Research Papers: Gerotarget (Focus on Aging):

BTLA expression declines on B cells of the aged and is associated with low responsiveness to the trivalent influenza vaccine

Senthil Kannan, Raj K. Kurupati, Susan A. Doyle, Gordon J. Freeman, Kenneth E. Schmader and Hildegund C.J. Ertl _

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Oncotarget. 2015; 6:19445-19455. https://doi.org/10.18632/oncotarget.4597

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Senthil Kannan1,2, Raj K. Kurupati2, Susan A. Doyle3, Gordon J. Freeman4, Kenneth E. Schmader3 and Hildegund C.J. Ertl2

1 Biomedical Graduate Group, University of Pennsylvania, Philadelphia, PA, USA

2 The Wistar Institute, Philadelphia, PA, USA

3 GRECC, Durham VA Medical Center and Center for the Study of Aging and Human, Development and Division of Geriatrics, Department of Medicine, Duke University Medical Center, Durham, NC, USA

4 Dana-Farber Cancer Institute, Harvard Medical School, Boston, MA, USA

Correspondence to:

Hildegund C.J. Ertl, email:

Keywords: BTLA, aging, HSV, immunosenescence, influenza

Received: June 03, 2015 Accepted: June 11, 2015 Published: June 21, 2015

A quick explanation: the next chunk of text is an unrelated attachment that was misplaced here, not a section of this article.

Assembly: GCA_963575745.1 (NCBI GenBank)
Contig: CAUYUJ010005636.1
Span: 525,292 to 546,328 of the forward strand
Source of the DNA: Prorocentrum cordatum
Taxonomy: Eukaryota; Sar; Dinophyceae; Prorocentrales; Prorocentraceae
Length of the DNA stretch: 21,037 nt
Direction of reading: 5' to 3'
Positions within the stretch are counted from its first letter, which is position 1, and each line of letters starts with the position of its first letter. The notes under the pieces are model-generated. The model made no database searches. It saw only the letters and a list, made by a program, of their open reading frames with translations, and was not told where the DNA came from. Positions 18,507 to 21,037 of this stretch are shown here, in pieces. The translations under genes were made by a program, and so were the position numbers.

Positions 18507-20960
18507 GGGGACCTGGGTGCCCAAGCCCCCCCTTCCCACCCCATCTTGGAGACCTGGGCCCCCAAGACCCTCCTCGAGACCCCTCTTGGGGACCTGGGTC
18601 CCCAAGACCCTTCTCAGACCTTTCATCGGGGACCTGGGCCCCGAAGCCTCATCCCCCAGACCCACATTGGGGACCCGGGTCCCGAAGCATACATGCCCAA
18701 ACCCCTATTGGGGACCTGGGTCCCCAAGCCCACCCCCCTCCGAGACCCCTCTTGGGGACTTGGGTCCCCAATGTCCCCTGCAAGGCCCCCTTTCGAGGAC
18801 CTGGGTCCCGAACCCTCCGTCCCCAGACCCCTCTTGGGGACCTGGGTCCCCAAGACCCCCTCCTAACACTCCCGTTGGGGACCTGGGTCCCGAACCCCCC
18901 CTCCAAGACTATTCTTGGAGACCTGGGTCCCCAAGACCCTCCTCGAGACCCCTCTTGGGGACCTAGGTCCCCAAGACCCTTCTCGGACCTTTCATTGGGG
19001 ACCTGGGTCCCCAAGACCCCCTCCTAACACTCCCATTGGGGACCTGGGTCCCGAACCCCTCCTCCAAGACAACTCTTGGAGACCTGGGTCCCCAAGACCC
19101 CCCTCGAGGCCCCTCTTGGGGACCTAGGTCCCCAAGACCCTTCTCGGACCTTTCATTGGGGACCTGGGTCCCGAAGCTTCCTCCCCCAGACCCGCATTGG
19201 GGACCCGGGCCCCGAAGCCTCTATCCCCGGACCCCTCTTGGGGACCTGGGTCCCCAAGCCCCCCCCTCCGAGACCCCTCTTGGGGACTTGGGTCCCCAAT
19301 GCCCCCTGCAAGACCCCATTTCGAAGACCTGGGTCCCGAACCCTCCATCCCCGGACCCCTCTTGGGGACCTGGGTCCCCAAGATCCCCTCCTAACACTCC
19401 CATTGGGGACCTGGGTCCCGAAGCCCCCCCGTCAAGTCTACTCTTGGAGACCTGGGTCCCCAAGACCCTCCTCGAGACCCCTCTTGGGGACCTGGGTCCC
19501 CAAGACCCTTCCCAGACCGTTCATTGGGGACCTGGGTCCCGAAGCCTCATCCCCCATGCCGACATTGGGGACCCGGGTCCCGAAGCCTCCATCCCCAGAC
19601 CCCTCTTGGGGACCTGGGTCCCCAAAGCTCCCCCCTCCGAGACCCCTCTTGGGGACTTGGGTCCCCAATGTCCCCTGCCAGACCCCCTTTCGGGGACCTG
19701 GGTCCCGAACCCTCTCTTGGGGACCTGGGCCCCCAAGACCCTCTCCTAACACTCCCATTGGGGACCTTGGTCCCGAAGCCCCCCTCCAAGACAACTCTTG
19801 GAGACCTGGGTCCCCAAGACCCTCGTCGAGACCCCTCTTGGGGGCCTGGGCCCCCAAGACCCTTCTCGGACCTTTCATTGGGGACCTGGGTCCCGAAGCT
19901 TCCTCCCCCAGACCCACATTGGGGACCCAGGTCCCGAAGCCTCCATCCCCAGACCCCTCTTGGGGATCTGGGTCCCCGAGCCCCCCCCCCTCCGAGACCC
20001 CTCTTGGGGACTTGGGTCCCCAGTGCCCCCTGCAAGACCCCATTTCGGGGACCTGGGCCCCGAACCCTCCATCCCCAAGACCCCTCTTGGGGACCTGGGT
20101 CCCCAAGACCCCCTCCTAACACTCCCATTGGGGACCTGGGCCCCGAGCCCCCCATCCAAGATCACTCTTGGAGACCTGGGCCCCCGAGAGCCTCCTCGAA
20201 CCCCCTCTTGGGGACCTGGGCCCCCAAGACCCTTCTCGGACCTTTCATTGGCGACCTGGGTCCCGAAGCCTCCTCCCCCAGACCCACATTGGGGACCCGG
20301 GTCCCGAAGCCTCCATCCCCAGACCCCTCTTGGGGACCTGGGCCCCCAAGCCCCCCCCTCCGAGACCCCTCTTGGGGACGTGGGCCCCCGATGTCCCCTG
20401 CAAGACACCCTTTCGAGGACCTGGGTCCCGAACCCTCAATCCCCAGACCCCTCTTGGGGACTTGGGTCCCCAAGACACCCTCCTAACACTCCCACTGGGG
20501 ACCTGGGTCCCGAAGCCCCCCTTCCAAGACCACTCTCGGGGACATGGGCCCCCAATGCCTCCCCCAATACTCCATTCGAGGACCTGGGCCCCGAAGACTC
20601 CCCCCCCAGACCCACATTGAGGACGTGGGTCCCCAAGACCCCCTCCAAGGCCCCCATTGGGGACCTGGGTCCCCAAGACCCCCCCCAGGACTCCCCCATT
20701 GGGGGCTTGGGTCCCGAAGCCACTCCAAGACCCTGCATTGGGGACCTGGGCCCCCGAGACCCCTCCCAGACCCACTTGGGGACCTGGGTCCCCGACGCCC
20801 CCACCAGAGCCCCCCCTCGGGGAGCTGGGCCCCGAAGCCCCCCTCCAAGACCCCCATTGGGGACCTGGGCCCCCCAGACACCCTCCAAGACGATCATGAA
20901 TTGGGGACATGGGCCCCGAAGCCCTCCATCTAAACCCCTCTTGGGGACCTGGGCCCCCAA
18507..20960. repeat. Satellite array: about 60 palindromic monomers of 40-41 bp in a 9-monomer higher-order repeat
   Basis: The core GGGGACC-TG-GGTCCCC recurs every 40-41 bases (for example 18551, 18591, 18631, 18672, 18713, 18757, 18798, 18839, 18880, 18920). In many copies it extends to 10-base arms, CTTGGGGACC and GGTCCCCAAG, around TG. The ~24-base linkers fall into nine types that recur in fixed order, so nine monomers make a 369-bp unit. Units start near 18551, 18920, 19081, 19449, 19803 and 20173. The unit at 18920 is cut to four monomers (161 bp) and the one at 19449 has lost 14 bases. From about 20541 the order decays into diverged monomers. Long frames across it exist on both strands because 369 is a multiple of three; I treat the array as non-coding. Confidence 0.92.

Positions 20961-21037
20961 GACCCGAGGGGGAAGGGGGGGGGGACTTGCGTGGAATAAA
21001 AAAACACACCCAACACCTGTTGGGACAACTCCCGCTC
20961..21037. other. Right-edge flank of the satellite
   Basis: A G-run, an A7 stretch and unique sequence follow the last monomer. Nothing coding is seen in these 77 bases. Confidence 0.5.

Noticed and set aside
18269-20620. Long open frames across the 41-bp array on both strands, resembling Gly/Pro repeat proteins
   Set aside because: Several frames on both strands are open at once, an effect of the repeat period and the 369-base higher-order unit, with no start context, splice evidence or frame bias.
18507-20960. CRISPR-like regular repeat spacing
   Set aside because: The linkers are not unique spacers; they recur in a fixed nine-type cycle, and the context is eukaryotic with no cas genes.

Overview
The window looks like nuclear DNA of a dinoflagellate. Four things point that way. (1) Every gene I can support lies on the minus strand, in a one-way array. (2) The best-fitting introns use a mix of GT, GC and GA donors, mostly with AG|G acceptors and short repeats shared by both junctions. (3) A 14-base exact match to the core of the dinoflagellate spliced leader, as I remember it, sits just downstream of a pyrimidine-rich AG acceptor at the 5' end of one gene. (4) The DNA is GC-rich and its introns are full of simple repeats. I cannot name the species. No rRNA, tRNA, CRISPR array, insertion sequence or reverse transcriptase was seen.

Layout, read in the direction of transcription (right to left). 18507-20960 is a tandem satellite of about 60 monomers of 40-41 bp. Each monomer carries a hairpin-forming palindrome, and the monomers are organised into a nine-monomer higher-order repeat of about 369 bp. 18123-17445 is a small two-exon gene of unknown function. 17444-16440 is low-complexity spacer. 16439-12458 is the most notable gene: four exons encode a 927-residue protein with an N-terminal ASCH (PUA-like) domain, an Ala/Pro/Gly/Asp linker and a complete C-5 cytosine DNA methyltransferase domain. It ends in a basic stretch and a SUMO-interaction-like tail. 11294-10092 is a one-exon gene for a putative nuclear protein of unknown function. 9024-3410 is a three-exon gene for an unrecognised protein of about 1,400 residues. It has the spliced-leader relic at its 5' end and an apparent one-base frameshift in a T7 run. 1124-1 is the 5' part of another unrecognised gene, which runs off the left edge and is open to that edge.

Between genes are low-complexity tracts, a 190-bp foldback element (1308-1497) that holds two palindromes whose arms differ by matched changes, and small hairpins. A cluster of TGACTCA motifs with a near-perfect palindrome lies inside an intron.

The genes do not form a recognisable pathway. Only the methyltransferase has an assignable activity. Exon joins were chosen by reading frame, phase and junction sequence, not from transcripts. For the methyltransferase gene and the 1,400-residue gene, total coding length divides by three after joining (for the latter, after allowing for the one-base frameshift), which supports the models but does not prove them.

Virus-neutralizing antibody and B cell responses to influenza A viruses were measured in 35 aged and 28 middle-aged individuals following vaccination with the 2012 and 2013 trivalent inactivated influenza vaccines. Antibody responses to the vaccine strains were lower in the aged. An analysis of B cell subsets by flow cytometry with stains for immunoregulators showed that B cells of multiple subsets from the aged as compared to younger human subjects showed differences in the expression of the co-inhibitor B and T lymphocyte attenuator (BTLA). Expression of BTLA inversely correlated with age and appears to be linked to shifting the nature of the response from IgM to IgG. High BTLA expression on mature B cells was linked to higher IgG responses to the H1N1 virus. Finally, high BTLA expression on isotype switched memory B cells was linked to better preservation of virus neutralizing antibody titers and improved recall responses to vaccination given the following year.

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